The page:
Tuesday, April 8, 2008

Examining Florida's tough sentencing laws

Today's Daytona Beach News-Journal has this pair of interesting pieces exploring

Florida's tough sentencing laws:

Here is an excerpt from the first of these pieces:

By the end of the year, Florida's prison population could top 100,000. The cost of keeping those prisoners behind bars runs close to $20,000 per inmate, per year, and the total correctional budget is more than $2.5 billion. Despite a prison-building spree in the 1990s, Florida's state correctional institutions are near capacity, and the state will need an estimated two new prisons a year to keep up.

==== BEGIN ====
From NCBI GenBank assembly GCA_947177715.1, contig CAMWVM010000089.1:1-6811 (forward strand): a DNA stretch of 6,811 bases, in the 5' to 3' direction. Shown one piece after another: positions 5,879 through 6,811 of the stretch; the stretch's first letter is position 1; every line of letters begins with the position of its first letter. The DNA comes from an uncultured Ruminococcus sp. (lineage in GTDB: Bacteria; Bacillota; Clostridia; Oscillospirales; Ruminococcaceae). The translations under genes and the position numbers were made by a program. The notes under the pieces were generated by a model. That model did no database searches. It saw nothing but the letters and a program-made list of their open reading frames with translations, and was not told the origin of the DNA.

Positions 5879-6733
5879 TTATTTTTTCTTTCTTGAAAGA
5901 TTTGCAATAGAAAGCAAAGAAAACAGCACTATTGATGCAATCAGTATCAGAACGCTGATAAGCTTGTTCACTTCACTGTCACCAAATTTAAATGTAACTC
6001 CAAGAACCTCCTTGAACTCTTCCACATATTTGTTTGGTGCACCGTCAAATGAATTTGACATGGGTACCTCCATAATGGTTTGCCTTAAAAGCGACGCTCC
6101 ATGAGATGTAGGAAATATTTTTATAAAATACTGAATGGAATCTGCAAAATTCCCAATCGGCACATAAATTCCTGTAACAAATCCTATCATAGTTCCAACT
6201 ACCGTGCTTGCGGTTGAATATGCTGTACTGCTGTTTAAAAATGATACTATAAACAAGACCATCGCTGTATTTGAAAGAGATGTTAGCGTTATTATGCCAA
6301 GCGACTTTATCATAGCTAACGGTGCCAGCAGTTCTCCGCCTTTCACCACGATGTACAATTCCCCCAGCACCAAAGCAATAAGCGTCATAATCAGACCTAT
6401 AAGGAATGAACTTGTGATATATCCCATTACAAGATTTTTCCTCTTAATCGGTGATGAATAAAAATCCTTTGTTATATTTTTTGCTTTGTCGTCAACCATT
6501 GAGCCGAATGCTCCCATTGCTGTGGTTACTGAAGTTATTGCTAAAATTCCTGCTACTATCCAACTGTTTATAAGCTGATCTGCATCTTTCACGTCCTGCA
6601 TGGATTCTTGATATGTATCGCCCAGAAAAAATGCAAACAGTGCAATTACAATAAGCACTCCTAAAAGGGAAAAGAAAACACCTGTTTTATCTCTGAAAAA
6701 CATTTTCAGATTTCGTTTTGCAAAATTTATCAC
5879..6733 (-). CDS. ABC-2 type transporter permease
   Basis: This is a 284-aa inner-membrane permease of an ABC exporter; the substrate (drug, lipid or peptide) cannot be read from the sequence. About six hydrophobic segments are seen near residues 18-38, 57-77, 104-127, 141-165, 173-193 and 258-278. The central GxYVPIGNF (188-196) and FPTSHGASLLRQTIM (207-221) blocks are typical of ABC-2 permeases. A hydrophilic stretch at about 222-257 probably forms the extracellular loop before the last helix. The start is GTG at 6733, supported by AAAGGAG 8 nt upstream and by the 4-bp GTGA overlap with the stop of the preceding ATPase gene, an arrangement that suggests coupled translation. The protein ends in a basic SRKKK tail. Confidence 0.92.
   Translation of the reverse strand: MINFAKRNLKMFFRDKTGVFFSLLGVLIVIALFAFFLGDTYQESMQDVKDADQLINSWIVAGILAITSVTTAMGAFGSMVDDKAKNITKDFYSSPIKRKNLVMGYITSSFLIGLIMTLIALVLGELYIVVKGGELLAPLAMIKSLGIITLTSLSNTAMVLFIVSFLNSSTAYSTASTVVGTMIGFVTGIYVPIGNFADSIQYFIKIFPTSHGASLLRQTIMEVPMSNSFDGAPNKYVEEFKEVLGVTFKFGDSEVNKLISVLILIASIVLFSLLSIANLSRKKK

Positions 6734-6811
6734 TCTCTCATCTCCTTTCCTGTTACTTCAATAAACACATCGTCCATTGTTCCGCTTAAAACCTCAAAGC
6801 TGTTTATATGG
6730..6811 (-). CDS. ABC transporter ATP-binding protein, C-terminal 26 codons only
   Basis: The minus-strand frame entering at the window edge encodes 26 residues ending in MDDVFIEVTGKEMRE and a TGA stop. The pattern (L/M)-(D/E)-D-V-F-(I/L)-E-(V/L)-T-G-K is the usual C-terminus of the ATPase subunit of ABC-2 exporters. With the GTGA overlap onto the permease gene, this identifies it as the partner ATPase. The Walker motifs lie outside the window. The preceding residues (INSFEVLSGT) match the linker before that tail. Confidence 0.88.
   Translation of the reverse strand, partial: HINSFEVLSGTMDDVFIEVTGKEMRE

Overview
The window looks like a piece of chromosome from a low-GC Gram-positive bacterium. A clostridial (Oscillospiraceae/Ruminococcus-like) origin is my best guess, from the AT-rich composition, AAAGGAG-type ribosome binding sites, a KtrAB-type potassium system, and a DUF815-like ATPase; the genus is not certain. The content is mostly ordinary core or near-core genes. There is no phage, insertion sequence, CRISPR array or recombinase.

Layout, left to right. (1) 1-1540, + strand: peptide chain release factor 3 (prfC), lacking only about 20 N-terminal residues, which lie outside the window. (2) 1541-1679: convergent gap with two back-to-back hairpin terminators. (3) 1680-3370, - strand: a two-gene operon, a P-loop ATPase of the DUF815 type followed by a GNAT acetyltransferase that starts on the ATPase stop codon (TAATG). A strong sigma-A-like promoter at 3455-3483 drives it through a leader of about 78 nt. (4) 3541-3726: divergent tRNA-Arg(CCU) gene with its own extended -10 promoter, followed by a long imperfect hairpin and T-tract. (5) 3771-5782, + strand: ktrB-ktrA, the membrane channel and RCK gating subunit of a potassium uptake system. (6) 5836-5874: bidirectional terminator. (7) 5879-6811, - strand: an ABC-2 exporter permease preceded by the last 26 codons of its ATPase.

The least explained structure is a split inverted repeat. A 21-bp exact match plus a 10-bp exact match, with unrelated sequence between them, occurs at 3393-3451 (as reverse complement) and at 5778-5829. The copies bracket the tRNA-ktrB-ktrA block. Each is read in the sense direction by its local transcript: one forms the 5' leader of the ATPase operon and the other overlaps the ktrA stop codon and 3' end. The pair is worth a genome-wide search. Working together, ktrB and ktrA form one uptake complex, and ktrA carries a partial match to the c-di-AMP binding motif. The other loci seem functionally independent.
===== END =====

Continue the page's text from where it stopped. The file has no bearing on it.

When state coffers are full, prison budgets get little scrutiny. But lawmakers are staring down a $2 billion hole in next year's budget. And some of them are coming to the realization that Florida's lock 'em up philosophy has gone too far, that it's time to rethink some of the overbearing sentencing laws that cost the state so much. The alternative -- slashing drug treatment and education for inmates and reducing programs that help people turn away from crime -- is all but guaranteed to boomerang on the state, producing an even greater number of people locked hopelessly behind bars and an even tougher strain on taxpayers.

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